Ranking Every Mainline Final Fantasy Game

Final Fantasy game logos

Ranking Every Mainline Final Fantasy Game

Few gaming franchises originating during the 3rd console generation have the same kind of staying power as Final Fantasy. The history of the Final Fantasy franchise and Square’s early financial turmoil is well-tread territory at this point. Still, the fact remains that the first game in the series would capture lightning in a bottle thanks to the popularity of Enix’s Dragon Quest from a year prior. The Final Fantasy franchise hasn’t slowed down since, making ranking every Final Fantasy a daunting task. After an initial groundbreaking and impressive run of titles on the NES and SNES with the franchise’s first 6 entries, Final Fantasy would make the bold transition into 3D and onto the Sony PlayStation with the most culturally significant entry in the series’ history — Final Fantasy VII.

The impact of Final Fantasy VII can’t be overstated, helping Sony to come out on top as the “winner” of the 5th-generation “console wars” and bringing the Final Fantasy series its most pronounced commercial success to date. Since then, Final Fantasy has continued to evolve and chase after that success, and its more recent pivot into the MMORPG space sees the franchise stronger than ever. Further, a profoundly ambitious remake project to modernize and retell the story of Final Fantasy VII once again places Cloud and his companions square into the gaming zeitgeist. With this year’s release of the phenomenal Final Fantasy VII Rebirth, it’s high time to rank the mainline Final Fantasy games.

18. Final Fantasy XIII

Final Fantasy XIII gameplay

©Final Fantasy XIII gameplay screenshot - Original

  • Release Date — March 9, 2010
  • Platforms — PS3, Xbox 360, PC
  • Director — Motomu Toriyama
  • Total Sales — 9.6 million units
  • Review Aggregate Score — 83% (Generally Favorable)

It’s a testament to the overall strength of the franchise that ranking a list of purely mainline Final Fantasy games sees the excellent 13th entry land in last place. Final Fantasy XIII has the unfortunate reputation of being the “hallway simulator” of the series, with many fans continuing to deride the entry thanks to its adherence to linearity and what amounts to rapid-fire pacing before pulling out all the stops in the game’s back third. Once Final Fantasy XIII opens up, though, and players have access to the massive open-world area filled to the brim with challenging fights, the game switches gears to focus solely on its greatest strength — its phenomenal combat. Though the story and characters of Final Fantasy XIII are some of the weaker in the series, its RPG mechanics and combat systems are peak Final Fantasy.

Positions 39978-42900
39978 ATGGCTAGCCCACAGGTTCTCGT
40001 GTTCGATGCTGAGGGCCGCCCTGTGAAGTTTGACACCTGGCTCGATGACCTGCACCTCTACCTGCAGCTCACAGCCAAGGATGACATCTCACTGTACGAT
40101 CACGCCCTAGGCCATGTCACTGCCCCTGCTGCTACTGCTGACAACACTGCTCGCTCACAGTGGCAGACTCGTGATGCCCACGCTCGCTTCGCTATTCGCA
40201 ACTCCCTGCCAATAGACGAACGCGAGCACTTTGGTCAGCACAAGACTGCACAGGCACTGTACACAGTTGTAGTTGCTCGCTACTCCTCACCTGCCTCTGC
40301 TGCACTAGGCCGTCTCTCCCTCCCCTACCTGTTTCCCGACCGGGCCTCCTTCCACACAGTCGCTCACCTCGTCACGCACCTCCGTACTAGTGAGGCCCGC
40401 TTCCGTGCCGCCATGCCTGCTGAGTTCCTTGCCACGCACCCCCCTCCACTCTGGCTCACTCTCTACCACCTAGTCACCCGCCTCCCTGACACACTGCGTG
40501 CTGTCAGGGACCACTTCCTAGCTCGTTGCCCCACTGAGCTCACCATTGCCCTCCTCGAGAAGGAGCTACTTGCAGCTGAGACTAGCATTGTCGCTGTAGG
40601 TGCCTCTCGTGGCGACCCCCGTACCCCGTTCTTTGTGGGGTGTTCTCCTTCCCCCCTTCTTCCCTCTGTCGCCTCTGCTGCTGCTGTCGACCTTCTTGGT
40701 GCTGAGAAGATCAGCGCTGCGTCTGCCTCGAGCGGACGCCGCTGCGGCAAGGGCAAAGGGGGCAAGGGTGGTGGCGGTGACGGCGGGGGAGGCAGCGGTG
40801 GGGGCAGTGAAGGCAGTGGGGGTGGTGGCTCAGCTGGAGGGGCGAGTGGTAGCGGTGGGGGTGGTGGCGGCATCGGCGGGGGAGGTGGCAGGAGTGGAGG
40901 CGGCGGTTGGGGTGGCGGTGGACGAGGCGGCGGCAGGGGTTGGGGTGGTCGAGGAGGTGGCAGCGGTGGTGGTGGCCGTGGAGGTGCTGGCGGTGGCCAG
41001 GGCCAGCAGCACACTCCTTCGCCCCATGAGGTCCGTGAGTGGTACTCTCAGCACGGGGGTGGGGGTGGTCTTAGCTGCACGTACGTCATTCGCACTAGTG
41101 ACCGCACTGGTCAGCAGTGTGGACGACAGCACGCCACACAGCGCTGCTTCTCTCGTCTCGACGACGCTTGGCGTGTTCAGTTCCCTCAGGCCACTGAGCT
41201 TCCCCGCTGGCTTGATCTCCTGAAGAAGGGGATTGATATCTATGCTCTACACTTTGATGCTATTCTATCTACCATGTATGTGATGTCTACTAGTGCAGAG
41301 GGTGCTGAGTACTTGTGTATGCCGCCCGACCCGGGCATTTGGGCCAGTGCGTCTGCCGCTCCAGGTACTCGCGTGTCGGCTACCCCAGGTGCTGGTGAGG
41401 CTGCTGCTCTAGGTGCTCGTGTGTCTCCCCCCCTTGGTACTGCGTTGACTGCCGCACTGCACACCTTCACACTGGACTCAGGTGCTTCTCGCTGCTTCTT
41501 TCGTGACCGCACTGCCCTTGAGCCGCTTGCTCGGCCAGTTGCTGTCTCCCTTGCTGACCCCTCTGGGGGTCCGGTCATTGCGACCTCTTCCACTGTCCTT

17. Final Fantasy II

Final Fantasy II gameplay

©Final Fantasy II gameplay screenshot - Original

  • Release Date — December 17, 1988
  • Platforms — Famicom
  • Director — Hironobu Sakaguchi
  • Total Sales — 2.8 million units
  • Review Aggregate Score — 77% (Generally Favorable)

The “black sheep” of the first 6 games in the series, Final Fantasy II is an important game in the franchise even if it continues to be one of the least-loved. Famously known for its incredibly challenging leveling and progression systems and notorious difficulty (at least in the original Famicom version), Final Fantasy II is nothing if not bold. Rather than follow the exact same template of the original game in the series, the first Final Fantasy sequel bravely charts new territory by introducing players to a new world, new characters, new mechanics, and brand new RPG systems at play behind the scenes governing players’ experiences.

It’s telling that most of these changes only appear in Final Fantasy II before its creators would go on to spearhead their own franchise at Square (the SaGa games), but this sequel’s importance in establishing Final Fantasy‘s anthological nature is hugely important to the series.

16. Final Fantasy XI

Final Fantasy XI gameplay

©Final Fantasy XI gameplay screenshot - Original

  • Release Date — May 16, 2002
  • Platforms — PS2, PC, Xbox 360
  • Producer/Designer — Hiromichi Tanaka
  • Total Sales — 2.8 million units
  • Review Aggregate Score — 85% (Generally Favorable)